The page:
• Understand the key concepts of multivariable calculus, including partial derivatives, the gradient vector, multiple integrals, line and surface integrals, the divergence and curl of a vector function

  • Know how such derivatives and integrals are calculated and some of their uses

  • Be able to apply these ideas to real world problems

  • Have improved analytic, computational and problem solving skills


During the course, students are expected to compute their own percentage points based on the following scheme. The instructor is not responsible for providing the running percentage.

Form of assessment Weight
Weekly homework 40%
Daily quizzes 10%
Midterm 20%
Final 30%

The following is the non-negotiable letter grade breakdown. It is based on common practice in the United States for standard courses such as Calculus.

Letter Grade Percentage
A [93,100]
A- [90,93)
B+ [87,90)
B [83,87)
B- [80, 83)
C+ [77,80)
C [73,77)
C- [70,73)
D+ [67,70)
D [60, 66)
F [0,60)

Core content

  1. Introduction
  • Functions of two variables
  • Graphs in three dimensions, surfaces and level curves
  • Functions of three or more variables
  • Limits and continuity
  • Vectors (review)
  1. Partial Derivatives
  • Partial derivatives
  • Tangent planes, linear approximations and differentials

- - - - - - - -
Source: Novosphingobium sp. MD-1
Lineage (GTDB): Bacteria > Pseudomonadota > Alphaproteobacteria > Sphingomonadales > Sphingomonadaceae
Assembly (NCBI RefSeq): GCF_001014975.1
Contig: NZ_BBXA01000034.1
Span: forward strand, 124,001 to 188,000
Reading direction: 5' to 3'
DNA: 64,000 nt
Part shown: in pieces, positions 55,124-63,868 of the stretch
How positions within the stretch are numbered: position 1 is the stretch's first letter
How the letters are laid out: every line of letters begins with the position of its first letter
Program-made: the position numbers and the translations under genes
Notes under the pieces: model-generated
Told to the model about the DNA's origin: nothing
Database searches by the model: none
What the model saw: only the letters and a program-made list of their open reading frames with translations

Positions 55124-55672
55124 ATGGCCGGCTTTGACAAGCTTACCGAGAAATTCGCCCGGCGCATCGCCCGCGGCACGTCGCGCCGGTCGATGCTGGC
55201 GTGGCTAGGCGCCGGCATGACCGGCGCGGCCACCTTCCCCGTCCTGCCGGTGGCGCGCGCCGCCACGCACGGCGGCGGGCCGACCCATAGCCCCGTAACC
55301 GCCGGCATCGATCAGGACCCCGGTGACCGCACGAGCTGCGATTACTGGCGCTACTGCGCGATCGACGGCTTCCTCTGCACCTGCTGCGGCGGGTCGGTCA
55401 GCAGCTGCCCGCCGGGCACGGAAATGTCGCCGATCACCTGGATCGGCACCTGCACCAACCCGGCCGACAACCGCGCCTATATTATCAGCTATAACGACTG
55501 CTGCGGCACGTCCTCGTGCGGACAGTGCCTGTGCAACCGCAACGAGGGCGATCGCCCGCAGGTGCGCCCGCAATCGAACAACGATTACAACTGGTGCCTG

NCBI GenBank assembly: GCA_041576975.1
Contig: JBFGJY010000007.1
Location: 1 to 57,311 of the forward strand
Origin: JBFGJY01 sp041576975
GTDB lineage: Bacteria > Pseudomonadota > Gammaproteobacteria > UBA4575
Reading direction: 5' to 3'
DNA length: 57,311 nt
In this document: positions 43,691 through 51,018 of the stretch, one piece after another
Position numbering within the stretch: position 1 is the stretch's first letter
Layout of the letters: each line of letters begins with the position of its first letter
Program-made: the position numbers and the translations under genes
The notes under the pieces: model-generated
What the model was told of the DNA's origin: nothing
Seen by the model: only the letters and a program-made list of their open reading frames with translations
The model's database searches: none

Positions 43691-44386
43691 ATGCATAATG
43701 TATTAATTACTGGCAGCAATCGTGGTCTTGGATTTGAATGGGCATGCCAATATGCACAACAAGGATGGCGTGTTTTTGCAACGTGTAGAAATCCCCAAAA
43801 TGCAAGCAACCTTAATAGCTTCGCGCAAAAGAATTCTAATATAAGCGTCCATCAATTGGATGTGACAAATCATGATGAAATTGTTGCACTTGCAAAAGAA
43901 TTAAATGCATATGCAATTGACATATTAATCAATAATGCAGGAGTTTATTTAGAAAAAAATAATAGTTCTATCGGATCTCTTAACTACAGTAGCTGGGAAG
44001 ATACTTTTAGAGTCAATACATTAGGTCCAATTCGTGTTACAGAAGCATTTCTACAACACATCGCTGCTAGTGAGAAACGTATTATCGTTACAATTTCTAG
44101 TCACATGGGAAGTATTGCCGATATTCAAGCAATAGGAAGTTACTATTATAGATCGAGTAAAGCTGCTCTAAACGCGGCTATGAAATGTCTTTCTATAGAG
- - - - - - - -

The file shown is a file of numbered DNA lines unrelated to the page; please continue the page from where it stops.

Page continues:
• Chain rule
  • Directional derivatives and gradient vectors
  • Extrema and optimization
  • Lagrange Multipliers
  1. Multiple Integrals
  • Double integrals
  • Double integrals in polar coordinates
  • Triple integrals
  • Triple integrals in cylindrical and spherical coordinates
  • Applications of multiple integrals
  1. Vector Calculus
  • Vector functions and their derivatives
  • Vector fields
  • Line integrals
  • The fundamental theorem of line integrals
  • Green’s Theorem
  • Parametric surfaces and surface integrals
  • Curl and divergence
  • Divergence Theorem
  • Stokes Theorem

Late assignments

  • 15% of the possible total mark will be deducted for every 24 hrs (or part of 24 hrs) after the deadline. Work more than 2 days late will not be accepted.
  • Except for exceptional circumstances (see definition), I will not extend the deadlines.

Time expectations

Some materials require time to be accustomed to. Some students are quicker than others. However, on average, you should expect 10-15 hours per week (including class time) on the materials in order to know the subject relatively well.

Collaboration & Plagiarism

Plagiarism is the act of submitting the intellectual property of another person as your own. It is one of the most serious of academic offenses. Acts of plagiarism include, but are not limited to: